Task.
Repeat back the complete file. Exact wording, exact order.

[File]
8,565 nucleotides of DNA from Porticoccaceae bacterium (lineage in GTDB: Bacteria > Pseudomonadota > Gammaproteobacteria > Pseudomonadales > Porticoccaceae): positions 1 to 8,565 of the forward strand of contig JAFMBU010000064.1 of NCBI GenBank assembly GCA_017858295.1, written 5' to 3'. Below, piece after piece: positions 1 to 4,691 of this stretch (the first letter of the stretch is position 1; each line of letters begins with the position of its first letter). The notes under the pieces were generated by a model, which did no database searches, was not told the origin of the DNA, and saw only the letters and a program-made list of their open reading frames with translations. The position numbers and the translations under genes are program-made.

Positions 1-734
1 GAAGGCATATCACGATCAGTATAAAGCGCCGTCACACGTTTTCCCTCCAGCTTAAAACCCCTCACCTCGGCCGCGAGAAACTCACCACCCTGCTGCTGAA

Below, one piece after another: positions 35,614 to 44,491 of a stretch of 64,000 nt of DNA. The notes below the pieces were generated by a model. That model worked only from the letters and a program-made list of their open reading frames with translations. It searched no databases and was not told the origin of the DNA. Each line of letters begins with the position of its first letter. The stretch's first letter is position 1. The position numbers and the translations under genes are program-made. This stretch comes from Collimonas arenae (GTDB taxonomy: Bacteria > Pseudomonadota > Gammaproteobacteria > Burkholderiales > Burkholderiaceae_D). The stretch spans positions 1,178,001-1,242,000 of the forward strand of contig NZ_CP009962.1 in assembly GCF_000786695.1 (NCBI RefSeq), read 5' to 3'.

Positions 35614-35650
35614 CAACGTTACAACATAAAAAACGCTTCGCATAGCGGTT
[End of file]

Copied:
8,565 nucleotides of DNA from Porticoccaceae bacterium (lineage in GTDB: Bacteria > Pseudomonadota > Gammaproteobacteria > Pseudomonadales > Porticoccaceae): positions 1 to 8,565 of the forward strand of contig JAFMBU010000064.1 of NCBI GenBank assembly GCA_017858295.1, written 5' to 3'. Below, piece after piece: positions 1 to 4,691 of this stretch (the first letter of the stretch is position 1; each line of letters begins with the position of its first letter). The notes under the pieces were generated by a model, which did no database searches, was not told the origin of the DNA, and saw only the letters and a program-made list of their open reading frames with translations. The position numbers and the translations under genes are program-made.

Positions 1-734
1 GAAGGCATATCACGATCAGTATAAAGCGCCGTCACACGTTTTCCCTCCAGCTTAAAACCCCTCACCTCGGCCGCGAGAAACTCACCACCCTGCTGCTGAA

Below, one piece after another: positions 35,614 to 44,491 of a stretch of 64,000 nt of DNA. The notes below the pieces were generated by a model. That model worked only from the letters and a program-made list of their open reading frames with translations. It searched no databases and was not told the origin of the DNA. Each line of letters begins with the position of its first letter. The stretch's first letter is position 1. The position numbers and the translations under genes are program-made. This stretch comes from Collimonas arenae (GTDB taxonomy: Bacteria > Pseudomonadota > Gammaproteobacteria > Burkholderiales > Burkholderiaceae_D). The stretch spans positions 1,178,001-1,242,000 of the forward strand of contig NZ_CP009962.1 in assembly GCF_000786695.1 (NCBI RefSeq), read 5' to 3'.

Positions 35614-35650
35614 CAACGTTACAACATAAAAAACGCTTCGCATAGCGGTT